Released for the first time, a new study measures the economic boost Michigan gets not only from its nonprofit but also its for-profit creative sectors.
Take away Michigan’s art-and-culture nonprofits, according to the report produced by ArtServe Michigan, and the state loses out on $565 million in annual expenditures supporting 26,000 jobs.
Take away the for-profit sector — including publishing, design, architecture and advertising — and Michigan misses out on $3.6 billion in wages that support 74,000 people in 9,700 businesses from Monroe to Munising.
This is ArtServe’s third annual report on the creative economy.
“This year we really wanted to touch on entrepreneurs and for-profit businesses, knowing that’s a big part of the picture,” says Sarah Gonzales Triplett, ArtServe director of public policy. The report used the most recent data available, which was 2011.
Among other findings, for-profit creative businesses contribute nearly three percent of both total state employment and total wages.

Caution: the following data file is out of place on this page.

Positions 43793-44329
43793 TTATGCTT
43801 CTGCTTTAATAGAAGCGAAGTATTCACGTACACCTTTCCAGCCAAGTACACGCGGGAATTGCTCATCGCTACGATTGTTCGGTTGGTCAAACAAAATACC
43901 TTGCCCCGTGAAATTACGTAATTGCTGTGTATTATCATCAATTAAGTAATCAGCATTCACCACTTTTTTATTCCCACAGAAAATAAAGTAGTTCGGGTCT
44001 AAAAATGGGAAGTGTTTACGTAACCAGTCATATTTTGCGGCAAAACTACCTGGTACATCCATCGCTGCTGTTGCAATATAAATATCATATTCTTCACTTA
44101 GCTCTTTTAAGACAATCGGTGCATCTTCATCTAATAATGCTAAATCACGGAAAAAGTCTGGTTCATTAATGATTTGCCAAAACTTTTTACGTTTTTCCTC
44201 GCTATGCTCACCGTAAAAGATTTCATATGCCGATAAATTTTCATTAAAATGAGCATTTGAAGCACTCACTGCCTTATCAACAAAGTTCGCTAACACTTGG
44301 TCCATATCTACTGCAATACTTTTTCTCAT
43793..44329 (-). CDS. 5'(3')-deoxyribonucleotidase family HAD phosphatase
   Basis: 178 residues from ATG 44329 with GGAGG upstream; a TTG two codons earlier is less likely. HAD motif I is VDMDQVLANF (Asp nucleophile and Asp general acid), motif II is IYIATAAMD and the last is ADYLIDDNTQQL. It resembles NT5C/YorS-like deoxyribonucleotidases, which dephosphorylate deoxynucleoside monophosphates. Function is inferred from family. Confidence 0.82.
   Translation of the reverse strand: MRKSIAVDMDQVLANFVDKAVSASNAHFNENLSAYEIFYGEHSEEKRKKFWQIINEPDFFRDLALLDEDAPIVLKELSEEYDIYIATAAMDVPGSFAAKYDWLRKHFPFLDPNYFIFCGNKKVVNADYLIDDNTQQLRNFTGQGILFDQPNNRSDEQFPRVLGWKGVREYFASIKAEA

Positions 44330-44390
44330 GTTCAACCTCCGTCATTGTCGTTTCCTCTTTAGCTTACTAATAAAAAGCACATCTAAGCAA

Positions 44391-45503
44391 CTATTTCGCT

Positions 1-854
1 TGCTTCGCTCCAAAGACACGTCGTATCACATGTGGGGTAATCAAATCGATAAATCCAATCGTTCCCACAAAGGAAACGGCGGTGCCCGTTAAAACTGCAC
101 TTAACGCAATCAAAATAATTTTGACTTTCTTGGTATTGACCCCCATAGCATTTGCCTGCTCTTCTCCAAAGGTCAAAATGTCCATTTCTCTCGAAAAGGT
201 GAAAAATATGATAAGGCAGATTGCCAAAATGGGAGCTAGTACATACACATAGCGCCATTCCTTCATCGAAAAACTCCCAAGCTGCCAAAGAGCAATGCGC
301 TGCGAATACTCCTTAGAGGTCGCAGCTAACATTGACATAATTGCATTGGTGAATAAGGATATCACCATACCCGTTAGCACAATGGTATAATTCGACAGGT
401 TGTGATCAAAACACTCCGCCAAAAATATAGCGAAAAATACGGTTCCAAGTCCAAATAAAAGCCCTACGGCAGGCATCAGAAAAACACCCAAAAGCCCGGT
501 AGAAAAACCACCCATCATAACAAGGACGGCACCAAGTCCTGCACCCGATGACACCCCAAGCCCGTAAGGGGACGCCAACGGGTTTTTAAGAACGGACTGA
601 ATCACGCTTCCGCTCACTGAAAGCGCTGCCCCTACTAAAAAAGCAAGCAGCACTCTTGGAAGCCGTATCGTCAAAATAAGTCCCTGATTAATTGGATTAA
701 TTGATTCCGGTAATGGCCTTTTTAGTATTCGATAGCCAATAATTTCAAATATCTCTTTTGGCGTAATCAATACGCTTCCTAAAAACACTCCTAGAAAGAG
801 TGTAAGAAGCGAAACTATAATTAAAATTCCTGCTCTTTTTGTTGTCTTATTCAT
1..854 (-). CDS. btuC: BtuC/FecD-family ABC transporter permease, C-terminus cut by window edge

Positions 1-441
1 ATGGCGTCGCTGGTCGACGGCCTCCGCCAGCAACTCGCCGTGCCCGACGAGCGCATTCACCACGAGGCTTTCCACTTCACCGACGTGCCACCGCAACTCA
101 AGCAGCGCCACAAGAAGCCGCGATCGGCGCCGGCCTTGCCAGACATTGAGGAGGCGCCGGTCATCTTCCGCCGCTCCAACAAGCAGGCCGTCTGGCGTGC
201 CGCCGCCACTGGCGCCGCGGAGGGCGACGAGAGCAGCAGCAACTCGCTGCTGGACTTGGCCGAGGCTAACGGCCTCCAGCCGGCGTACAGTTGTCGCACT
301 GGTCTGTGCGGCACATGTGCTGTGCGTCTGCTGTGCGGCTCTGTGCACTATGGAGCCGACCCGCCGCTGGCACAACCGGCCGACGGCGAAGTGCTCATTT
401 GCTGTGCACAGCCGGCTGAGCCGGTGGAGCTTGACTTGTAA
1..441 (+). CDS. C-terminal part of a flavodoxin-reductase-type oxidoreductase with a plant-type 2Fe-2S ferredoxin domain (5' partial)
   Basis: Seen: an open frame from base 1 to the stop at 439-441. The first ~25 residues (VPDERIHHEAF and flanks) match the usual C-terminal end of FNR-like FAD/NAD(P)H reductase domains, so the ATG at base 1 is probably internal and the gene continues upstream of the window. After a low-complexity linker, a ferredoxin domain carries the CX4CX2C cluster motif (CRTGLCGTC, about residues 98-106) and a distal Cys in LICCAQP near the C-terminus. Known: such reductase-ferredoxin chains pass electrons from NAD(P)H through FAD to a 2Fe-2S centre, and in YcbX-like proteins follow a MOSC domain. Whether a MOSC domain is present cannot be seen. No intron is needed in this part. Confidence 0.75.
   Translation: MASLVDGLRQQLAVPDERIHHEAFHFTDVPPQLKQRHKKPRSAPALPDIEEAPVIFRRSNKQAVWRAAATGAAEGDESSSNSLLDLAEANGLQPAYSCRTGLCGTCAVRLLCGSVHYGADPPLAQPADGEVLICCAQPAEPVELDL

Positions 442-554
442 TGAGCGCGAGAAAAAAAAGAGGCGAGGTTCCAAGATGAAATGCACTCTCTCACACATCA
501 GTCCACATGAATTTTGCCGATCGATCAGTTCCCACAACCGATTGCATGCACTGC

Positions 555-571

The big four counties — Wayne, Macomb, Oakland and Washtenaw — together account for 70 percent of all wages paid by creative industries.
And while many parts of the state economy took a hit in 2008, notably manufacturing, according to the report arts-related employment increased 15 percent from 2006 to 2011. The number of arts-related businesses grew by 65 percent over the same period.
Both parts of the creative economy pay off big-time for the state’s tourism industry, and represent $2 billion out of the total $13 billion travelers and sightseers spent within the state in 2011.
That means arts, culture and historical activities account for 16 percent of the tourism-dollar total — more than golf, skiing, boating, hunting, fishing, hiking and biking combined.
This is a big deal, since the report also notes that, according to national statistics, visitors who build cultural activity into their trips spend 27 percent more per day than those who don’t.